“It’s an iconic area of the city; everybody’s been to a Tigers game growing up,” said Evans, who frequently eats at Mercury and Bucharest.

“Big picture, it’s a good thing for Corktown. It’s not that you’re losing your secret spot. Any new businesses draw people and money in, and that is great for the neighborhood.”

So much interest in Corktown has actually priced several businesses off Michigan Avenue, and made finding a home difficult for others. There are people ready to invest the second the right building comes on the market, said Friedman’s Koenigbauer.

“I’ve got a brewery from New York that’s teamed up with local investors, and I cannot find them a spot in Corktown,” Koenigbauer said. “The area could be developed a lot more if we could get ahold of some of these building owners. I’m digging through public records to find a name and a phone number to call only to find it disconnected. They must think it’s dead still.”

They couldn’t be more wrong, Koenigbauer said. “It’s really become a destination,” he noted. “It’s clean. It’s got artsy developments. It’s got its own culture, its own vibe. … Corktown is accessible to people from the city and the suburbs. They’ve been familiar with the area for years with the Corktown St. Patrick’s Day parade and Tigers games.”

The Roxbury Group is one of the developers that wants a chance to work on the Tigers Stadium site. Roxbury’s vice president, James Van Dyke, attended a meeting last week with neighborhood residents and project reps to gauge what kind of approach would be best for Corktown.

“It’s interesting in the sense that it’s the oldest neighborhood in the city and one of the strongest in terms of single-family home ownership. There’s a real commitment to the neighborhood,” Van Dyke said. If selected, the Roxbury Group hopes to develop “a community center there, more so than any other development that we’ve done. So whatever we do there really has to be responsive to the community’s wants.”

This is all good news to Ryan Cooley, a Corktown resident and owner of O’Connor Real Estate and Development. The former Chicago-based banking vice president moved to the neighborhood in 2004 and believes its potential is finally being realized.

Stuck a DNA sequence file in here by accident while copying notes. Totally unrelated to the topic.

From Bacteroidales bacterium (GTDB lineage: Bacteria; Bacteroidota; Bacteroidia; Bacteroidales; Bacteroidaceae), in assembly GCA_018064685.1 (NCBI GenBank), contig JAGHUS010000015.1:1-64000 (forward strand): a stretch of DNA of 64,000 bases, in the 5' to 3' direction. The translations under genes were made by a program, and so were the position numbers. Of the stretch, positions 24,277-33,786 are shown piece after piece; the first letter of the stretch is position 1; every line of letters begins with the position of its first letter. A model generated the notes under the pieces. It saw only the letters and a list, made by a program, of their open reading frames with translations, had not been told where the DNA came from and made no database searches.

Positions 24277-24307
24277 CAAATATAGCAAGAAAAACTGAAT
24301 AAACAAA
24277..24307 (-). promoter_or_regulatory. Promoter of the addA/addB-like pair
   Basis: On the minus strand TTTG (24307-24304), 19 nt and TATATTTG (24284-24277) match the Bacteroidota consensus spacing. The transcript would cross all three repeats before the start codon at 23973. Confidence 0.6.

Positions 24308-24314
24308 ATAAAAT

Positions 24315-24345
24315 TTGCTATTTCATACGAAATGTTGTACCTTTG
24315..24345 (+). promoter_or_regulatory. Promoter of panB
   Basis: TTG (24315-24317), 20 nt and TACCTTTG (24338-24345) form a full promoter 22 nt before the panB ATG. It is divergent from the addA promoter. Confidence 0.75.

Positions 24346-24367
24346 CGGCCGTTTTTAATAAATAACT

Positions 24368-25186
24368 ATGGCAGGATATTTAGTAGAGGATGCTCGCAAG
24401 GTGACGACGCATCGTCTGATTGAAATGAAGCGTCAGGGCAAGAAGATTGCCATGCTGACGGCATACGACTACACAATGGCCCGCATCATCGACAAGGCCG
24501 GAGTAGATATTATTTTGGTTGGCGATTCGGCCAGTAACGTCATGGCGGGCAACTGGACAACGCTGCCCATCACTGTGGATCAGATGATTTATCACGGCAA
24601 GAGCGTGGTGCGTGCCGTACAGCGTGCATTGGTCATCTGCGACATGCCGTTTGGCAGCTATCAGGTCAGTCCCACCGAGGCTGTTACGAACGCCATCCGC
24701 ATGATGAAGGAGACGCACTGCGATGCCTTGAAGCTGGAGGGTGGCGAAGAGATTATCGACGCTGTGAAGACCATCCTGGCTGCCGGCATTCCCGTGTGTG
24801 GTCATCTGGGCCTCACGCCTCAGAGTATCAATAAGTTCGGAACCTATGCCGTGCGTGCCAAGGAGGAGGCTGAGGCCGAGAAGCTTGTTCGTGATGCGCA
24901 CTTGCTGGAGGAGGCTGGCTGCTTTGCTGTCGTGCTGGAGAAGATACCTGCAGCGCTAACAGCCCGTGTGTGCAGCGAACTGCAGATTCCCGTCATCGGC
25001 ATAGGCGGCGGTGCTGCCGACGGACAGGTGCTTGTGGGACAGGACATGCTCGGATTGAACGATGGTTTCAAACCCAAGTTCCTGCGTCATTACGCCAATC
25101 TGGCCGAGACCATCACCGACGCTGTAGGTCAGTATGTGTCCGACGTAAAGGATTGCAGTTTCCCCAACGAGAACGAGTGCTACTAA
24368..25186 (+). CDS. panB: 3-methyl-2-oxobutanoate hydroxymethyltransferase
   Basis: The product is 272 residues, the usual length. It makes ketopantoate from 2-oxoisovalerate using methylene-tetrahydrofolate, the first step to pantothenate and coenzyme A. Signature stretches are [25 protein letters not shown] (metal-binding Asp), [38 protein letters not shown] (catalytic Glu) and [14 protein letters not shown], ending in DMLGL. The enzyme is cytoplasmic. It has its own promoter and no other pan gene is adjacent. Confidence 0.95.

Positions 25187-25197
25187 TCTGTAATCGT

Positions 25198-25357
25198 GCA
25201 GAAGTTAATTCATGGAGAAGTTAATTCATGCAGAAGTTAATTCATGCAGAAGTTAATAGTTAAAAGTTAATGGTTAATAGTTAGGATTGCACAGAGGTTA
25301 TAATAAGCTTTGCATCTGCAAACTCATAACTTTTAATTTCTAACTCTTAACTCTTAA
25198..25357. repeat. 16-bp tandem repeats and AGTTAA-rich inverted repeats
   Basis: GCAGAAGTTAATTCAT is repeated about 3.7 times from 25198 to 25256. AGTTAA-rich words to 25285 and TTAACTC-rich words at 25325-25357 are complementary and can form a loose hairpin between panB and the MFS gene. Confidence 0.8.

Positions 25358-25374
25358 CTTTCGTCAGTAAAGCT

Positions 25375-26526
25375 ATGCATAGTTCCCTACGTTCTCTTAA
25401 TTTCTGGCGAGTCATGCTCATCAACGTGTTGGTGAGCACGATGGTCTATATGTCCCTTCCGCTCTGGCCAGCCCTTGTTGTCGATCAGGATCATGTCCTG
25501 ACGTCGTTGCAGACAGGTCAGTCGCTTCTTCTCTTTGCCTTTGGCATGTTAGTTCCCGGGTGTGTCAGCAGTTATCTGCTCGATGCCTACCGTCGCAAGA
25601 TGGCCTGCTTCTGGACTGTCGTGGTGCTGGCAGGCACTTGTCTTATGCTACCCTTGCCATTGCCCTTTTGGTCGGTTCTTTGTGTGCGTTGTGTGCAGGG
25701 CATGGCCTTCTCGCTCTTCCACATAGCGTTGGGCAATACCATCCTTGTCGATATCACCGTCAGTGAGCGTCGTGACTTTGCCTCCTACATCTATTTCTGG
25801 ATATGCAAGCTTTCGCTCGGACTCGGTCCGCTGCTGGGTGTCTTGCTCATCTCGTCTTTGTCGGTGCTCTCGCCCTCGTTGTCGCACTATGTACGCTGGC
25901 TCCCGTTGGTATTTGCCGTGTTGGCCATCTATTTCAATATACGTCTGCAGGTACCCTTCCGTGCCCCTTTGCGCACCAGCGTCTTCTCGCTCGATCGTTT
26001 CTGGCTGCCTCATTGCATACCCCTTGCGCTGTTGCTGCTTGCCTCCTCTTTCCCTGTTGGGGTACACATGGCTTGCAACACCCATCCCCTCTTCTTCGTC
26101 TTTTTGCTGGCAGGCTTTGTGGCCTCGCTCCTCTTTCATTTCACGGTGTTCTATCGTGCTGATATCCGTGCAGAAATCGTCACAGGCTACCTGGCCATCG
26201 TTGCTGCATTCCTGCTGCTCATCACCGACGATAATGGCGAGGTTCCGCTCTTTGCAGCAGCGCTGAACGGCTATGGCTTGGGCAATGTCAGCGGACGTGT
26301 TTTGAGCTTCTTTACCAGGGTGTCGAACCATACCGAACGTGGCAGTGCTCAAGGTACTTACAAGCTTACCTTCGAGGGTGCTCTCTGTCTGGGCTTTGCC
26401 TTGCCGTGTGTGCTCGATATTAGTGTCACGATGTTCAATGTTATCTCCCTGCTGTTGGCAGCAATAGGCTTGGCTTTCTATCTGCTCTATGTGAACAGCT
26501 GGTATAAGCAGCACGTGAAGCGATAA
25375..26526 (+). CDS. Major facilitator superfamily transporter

“Corktown already had a number of places that were anchors; we saw the potential for it to be a large city neighborhood with independent retail and mom-and-pop places. That’s where people who work in a city tend to live,” Cooley said.

“With the economy’s harsh downturn (in 2008-09), the pricing hadn’t made sense to build new. It’s just starting to at this point in time to reach those numbers to do new construction or build a new house. And that to me is the big moment. It’s taken a long time to get there, but it’s finally here,” Cooley said. “It’s not just speculators; it’s people who want to stay.”

Quicken Loans Chief Executive Officer Bill Emerson said Corktown’s renaissance is a snapshot of what’s happening around the city. He said the company selected to build its 66,000-square-foot data center and office complex there for several reasons: Its proximity to its downtown headquarters, the other tech companies nearby and its commitment to rebuilding Detroit’s neighborhoods.

“We’ll use a good chunk of the space, but there will be an equal size available for lease to companies that have a need for a tech center. It’s just another opportunity for a business that’s thinking about moving to Detroit,” Emerson said. “There’s a buzz that’s starting to happen here. The momentum that’s building should give people a real buzz.”

Karen Dybis is a Metro Detroit freelance writer.